Archive for May, 2015
Enrico Fermi is credited with asking the question that forms the basis for “Fermi’s Paradox.” That is, where are all the aliens? Why haven’t we been visited here by aliens from another planet? There are so many stars in our galaxy, and many of those stars, even perhaps all of them, have planets orbiting around them. Surely some of those planets must have life existing on them that has developed the capability of traveling the galaxy and visiting other stars and planets. With hundreds of billions of stars and maybe ten times that in planets, where are they? Why haven’t we seen them? Why hasn’t someone landed and said, “Take me to your leader?”
I’ve seen articles recently that attempt to answer the question by postulating several hypotheses. One of the most common is, “It’s too far—they can’t get here.” That hypothesis usually falls to the argument that a sufficiently advanced civilization should be able to build and send out a ship large enough to allow space explorers to live out their lifespans and spawn ancestors as the ship sails through space. A sort of “Genesis Ship.” Any visitors to our planet could be descendants of the original spacefarers. That would take an immensely large ship, but who’s to say it couldn’t be done?
That hypothesis also falls to the argument that perhaps an advanced civilization has learned how to open a wormhole, or failing that, to use an already existing one, and travel from one section of the galaxy to another with just a short hop. Who’s to say that couldn’t be done?
Generally, we tend to argue ourselves out of almost any supposed block to long distance space travel. It can be done, we confidently assert. And, we continue, here’s how. And we launch into detailed explanations of how they could get here. So, where are they?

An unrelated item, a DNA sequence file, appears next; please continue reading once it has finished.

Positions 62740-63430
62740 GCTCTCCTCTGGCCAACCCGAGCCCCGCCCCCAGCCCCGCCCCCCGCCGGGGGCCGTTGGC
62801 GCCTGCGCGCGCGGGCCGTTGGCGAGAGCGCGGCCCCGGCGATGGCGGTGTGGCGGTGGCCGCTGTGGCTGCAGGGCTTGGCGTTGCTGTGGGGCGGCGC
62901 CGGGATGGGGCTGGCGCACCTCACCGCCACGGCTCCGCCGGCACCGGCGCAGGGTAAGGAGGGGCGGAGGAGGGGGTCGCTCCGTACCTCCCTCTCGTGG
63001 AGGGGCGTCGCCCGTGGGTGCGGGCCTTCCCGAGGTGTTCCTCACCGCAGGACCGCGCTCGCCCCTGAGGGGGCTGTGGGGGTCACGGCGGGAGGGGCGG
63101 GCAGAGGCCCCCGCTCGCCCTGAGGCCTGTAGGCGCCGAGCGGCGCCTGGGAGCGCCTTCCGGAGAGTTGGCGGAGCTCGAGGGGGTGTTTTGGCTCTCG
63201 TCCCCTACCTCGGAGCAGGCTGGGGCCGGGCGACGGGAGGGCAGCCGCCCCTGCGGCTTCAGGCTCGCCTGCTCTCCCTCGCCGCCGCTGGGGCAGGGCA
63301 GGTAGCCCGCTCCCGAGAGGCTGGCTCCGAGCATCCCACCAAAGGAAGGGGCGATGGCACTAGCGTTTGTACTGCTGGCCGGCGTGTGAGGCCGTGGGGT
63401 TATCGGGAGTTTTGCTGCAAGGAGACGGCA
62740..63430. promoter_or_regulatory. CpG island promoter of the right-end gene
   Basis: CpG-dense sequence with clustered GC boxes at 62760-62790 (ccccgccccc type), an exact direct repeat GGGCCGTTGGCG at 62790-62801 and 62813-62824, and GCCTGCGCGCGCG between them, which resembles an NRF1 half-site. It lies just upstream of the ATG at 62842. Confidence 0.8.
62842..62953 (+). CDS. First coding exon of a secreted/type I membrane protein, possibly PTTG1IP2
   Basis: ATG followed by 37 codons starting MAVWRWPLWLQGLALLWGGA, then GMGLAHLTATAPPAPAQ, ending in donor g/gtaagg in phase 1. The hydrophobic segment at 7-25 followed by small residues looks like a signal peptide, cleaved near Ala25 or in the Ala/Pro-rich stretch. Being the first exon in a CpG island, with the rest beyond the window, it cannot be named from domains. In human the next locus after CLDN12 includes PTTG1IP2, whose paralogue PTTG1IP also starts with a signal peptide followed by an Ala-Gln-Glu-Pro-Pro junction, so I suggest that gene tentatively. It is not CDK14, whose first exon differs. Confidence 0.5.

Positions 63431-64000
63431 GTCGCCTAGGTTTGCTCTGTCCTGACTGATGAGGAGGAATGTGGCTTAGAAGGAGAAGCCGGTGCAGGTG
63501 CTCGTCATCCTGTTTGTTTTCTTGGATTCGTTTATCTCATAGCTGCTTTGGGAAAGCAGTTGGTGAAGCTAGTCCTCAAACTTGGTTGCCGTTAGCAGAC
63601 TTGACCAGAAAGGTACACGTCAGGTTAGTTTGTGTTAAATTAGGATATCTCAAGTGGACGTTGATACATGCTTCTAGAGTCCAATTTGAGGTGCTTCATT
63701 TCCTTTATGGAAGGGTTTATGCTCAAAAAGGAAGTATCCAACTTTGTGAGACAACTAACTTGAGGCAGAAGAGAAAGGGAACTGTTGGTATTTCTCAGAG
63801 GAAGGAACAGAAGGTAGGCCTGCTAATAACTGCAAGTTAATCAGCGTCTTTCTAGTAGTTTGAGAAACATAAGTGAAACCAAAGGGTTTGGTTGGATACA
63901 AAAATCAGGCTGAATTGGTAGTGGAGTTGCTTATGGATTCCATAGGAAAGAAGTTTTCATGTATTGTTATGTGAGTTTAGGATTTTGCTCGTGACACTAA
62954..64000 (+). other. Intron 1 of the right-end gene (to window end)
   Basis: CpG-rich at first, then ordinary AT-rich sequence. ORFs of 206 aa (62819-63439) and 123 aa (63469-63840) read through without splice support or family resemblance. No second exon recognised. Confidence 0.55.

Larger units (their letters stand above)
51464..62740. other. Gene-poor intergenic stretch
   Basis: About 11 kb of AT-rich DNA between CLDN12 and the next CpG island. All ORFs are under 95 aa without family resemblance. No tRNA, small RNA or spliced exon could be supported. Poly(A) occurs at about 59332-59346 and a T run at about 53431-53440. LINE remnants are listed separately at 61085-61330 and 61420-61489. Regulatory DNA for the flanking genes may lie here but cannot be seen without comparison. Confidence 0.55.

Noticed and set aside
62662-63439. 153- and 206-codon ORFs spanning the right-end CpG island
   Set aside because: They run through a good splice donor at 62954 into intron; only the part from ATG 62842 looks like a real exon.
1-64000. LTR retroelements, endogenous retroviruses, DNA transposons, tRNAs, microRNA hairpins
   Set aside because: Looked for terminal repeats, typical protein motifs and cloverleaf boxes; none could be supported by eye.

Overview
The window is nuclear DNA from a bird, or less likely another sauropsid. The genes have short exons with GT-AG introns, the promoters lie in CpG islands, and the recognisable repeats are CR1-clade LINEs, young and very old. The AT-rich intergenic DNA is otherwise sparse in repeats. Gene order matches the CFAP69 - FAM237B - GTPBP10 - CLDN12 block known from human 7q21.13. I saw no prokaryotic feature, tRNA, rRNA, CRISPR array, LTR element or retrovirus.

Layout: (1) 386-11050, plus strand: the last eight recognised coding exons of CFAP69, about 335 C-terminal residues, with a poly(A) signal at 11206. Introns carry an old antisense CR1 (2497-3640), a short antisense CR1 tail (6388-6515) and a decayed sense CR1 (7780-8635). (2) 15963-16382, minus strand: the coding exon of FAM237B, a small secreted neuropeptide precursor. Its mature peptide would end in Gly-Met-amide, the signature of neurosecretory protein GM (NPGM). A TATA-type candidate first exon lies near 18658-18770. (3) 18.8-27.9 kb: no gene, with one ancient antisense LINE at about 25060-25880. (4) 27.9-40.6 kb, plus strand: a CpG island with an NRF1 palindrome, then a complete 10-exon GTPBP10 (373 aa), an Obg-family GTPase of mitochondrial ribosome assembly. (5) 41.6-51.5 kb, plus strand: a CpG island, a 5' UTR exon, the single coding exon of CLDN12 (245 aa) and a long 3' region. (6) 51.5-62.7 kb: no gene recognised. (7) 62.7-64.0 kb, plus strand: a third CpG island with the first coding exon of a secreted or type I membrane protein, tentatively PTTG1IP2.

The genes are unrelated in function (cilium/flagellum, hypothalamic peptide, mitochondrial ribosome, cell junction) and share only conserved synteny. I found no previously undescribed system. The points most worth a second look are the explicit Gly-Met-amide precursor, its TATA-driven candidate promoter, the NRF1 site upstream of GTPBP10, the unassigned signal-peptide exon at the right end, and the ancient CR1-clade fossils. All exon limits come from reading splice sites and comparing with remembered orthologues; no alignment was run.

Let me throw out a different possibility: perhaps we have been visited here. Maybe they’ve come in droves, and they’re all around us. Maybe they came many thousands of years ago and left, muttering something to themselves about nothing here worth visiting. Perhaps they set out space buoys to warn other travelers away. “Don’t go to that blue planet. It’s worthless.” After all, we still do see UFO’s in the sky. Not all UFO’s have been identified. Some are balloons, some are government projects, some are airplanes, some are blimps, and so on, but what about the ones we can’t identify? It seems logical to me that if aliens were to visit us here, they’d want to keep their presence quiet. For whatever reason. How can you read the mind of an alien if you don’t even know whether it exists in the first place?
Any alien capable of traveling the galaxy, or through a wormhole, might also have developed the capability of masking his presence to the point that we don’t even know he’s here. In that sense, the Romulan cloaking device of Star Trek might not be so farfetched.